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Church's fight to control marriage

The church fears same-sex marriage because it feels its power waning.

IN RESPONSE to hearing that I am campaigning for marriage equality, an elderly clergyman asked, ''Why call it 'marriage'?'' My response was to outline the huge changes to the institution of marriage that have occurred over the past 150 years.

One hundred and fifty years ago, marriage involved the transfer of property - the bride - from her father to her husband. She was a chattel. Echoes of this persist in some Christian rites of marriage. This is no longer true. Until more recently family bloodlines were viewed as important and certified by marriage. Marriage across racial lines was either illegal or frowned on. Today those interested in bloodlines certify them by paternity tests and racial lines have greatly receded in importance.

While marriage seemed to be very much about family and children in the 1950s that came to an end as the children left home, fertility rates and family size radically declined and the age at first marriage in Australia rose from about 20 to about 30 years of age. Each of these changes reduced the amount of time a couple was likely to spend in child-raising.

One hundred and fifty years ago it was nearly impossible to get a divorce, so desertion was rife and high rates of maternal mortality meant that few couples lived together for a long time. With the receding focus on children, the importance of the quality of the marital relationship became paramount. Where it had declined or disintegrated, divorce came to be not only acceptable but expected. Today more than one-third of marriages involve at least one person who has been married before.

Churches opposed the changes to the divorce law and some still refuse to marry someone who has been divorced. One result of this is that the majority of marriages in Australia are solemnised by civil celebrants, not by the church.


Today marriage has become primarily a matter of companionship between two adults who commit to be there for each other, to build their lives around each other, and to seek the good of the other in an ongoing relationship. Why call this marriage? Many who find themselves in adult companionate relationships seek to do so. Including the elderly clergyman mentioned above who, when well past family and children, had married his current partner.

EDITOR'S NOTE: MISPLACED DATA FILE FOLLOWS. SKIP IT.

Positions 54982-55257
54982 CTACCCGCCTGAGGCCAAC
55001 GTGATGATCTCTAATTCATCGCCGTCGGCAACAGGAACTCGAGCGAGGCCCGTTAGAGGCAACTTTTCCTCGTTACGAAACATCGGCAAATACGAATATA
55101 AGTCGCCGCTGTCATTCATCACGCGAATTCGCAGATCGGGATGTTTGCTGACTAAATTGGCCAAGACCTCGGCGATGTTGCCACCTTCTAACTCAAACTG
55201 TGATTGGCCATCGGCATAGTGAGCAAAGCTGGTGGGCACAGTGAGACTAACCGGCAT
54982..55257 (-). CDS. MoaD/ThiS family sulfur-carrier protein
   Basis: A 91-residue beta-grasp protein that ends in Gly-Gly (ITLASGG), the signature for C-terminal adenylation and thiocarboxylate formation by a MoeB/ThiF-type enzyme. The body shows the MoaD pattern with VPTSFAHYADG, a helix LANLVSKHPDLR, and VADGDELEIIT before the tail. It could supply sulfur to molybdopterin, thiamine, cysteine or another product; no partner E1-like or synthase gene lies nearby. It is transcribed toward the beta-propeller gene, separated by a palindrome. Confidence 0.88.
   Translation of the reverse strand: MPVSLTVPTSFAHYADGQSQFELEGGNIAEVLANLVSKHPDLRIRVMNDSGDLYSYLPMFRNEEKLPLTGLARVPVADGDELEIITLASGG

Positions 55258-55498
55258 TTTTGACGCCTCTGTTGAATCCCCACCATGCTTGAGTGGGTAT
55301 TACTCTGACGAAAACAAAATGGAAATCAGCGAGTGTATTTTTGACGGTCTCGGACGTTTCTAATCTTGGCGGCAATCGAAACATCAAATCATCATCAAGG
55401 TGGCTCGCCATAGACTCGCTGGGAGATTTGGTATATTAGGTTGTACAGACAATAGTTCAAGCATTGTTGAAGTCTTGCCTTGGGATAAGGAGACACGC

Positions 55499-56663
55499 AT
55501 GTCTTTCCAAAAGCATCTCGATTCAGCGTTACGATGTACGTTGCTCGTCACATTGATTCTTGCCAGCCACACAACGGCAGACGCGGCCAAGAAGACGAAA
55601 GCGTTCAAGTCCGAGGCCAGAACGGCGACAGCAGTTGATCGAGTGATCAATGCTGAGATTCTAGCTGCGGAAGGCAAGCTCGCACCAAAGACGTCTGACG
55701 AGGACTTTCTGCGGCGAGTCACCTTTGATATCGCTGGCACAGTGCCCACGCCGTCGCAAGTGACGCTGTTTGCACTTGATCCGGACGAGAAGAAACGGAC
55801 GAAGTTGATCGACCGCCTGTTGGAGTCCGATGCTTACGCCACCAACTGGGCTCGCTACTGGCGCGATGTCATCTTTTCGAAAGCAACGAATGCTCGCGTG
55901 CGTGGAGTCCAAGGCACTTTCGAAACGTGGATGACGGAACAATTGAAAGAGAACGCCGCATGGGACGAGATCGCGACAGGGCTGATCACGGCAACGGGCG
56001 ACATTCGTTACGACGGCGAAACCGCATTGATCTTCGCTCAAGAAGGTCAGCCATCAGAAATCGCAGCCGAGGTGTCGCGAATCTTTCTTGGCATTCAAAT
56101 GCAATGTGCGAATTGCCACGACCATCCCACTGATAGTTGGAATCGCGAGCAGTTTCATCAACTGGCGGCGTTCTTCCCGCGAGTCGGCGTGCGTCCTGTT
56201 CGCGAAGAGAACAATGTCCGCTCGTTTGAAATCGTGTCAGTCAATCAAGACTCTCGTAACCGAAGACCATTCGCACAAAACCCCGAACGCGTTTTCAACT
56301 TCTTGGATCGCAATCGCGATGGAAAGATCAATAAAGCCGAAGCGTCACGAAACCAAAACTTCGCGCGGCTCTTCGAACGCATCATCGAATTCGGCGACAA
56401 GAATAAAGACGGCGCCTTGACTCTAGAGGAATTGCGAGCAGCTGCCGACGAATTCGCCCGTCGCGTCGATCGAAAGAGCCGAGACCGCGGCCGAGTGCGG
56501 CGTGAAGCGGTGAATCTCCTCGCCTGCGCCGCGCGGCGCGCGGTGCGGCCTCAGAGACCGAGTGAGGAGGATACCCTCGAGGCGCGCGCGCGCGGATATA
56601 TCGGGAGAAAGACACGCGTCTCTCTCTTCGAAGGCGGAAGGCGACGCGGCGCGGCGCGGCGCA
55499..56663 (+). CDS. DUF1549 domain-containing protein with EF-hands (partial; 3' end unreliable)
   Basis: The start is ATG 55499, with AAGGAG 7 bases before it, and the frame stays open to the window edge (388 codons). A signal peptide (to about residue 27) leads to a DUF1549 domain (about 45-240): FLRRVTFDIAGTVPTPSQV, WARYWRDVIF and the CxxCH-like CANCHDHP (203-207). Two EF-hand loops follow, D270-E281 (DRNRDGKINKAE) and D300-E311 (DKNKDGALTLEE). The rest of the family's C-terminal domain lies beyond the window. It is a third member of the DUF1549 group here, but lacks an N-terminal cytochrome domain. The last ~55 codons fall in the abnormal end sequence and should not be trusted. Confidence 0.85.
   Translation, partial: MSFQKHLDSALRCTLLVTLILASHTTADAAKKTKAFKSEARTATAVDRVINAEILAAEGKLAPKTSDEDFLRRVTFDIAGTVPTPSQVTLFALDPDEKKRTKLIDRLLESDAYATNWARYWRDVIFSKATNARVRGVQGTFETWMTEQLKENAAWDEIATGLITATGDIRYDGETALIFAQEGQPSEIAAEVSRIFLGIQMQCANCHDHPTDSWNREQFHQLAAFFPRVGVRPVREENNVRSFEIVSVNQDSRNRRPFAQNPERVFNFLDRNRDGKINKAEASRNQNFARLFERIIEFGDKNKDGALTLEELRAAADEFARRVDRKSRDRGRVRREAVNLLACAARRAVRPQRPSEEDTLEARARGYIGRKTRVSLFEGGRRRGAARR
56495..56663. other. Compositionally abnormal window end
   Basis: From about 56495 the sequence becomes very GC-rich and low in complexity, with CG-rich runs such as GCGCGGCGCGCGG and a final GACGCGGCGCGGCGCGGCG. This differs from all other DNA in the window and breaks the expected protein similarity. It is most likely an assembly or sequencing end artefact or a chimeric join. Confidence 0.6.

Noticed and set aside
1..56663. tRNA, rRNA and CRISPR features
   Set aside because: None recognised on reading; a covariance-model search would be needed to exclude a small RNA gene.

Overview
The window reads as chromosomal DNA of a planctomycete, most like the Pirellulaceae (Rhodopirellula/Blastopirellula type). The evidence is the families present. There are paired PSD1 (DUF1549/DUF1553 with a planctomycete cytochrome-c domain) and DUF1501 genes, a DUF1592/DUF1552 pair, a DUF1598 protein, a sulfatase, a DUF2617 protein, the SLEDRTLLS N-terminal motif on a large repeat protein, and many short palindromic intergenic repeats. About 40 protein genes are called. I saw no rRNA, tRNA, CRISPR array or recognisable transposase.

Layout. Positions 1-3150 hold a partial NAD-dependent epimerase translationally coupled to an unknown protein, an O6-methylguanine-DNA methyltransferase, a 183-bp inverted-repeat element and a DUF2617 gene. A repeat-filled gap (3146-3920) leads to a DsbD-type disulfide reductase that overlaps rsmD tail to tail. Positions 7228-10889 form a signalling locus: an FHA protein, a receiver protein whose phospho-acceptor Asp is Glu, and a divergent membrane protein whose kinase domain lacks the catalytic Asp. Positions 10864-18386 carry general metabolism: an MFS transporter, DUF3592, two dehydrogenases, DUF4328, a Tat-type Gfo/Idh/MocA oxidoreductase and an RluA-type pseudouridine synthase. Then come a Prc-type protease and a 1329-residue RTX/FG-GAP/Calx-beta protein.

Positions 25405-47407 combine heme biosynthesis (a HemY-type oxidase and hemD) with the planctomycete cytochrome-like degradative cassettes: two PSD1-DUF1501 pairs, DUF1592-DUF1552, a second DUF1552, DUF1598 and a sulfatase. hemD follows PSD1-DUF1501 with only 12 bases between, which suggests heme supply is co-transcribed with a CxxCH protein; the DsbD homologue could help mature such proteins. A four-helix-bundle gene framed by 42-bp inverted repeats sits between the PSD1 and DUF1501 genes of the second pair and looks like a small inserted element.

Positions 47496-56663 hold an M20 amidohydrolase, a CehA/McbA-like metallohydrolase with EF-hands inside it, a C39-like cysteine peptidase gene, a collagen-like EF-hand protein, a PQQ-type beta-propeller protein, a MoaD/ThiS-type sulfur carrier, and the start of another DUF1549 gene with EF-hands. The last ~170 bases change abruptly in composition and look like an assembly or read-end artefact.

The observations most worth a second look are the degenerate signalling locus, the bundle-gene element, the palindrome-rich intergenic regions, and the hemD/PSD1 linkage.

Today, in Australian society marriage is what we call adult pair-bonding. Even when referred to as ''de facto'' we are actually using a shortened form of the full term ''de facto marriage''. My clergyman would not have accepted this term; why should same-sex people seeking marriage be limited to ''de facto'' status.

When marriage is primarily about adult companionship the gender of those in a relationship ceases to matter. That is what Australians have come to realise.

For some in the church it is all about power. They feel their power waning. They are losing control. The church has already lost the marriage market to civil celebrants. They now face losing the capacity to shape the legal definition of marriage, which is a symbol, not the reality, of their power to coerce Australians to their will. Because this battle is between a group seeking dignity and respect on the one side and another fighting to retain a symbol of its power there is not much ground for rational discussion.

The sociological fact is that the institution of marriage has changed to become one of companionship. This is recognised in Australian law. In this context the gender of partners makes no difference. That is why we should call it ''marriage'' and extend it to all who seek to work together with family and community support to achieve the aims and realise the values of marriage - commitment to care, support, enjoy, love and be there for each other.

Gary Bouma is the author of Being Faithful in Diversity: Religions and Social Policy in Multi-Faith Societies. He is a professor of sociology at Monash University and associate priest at St John's Anglican Parish, East Malvern.

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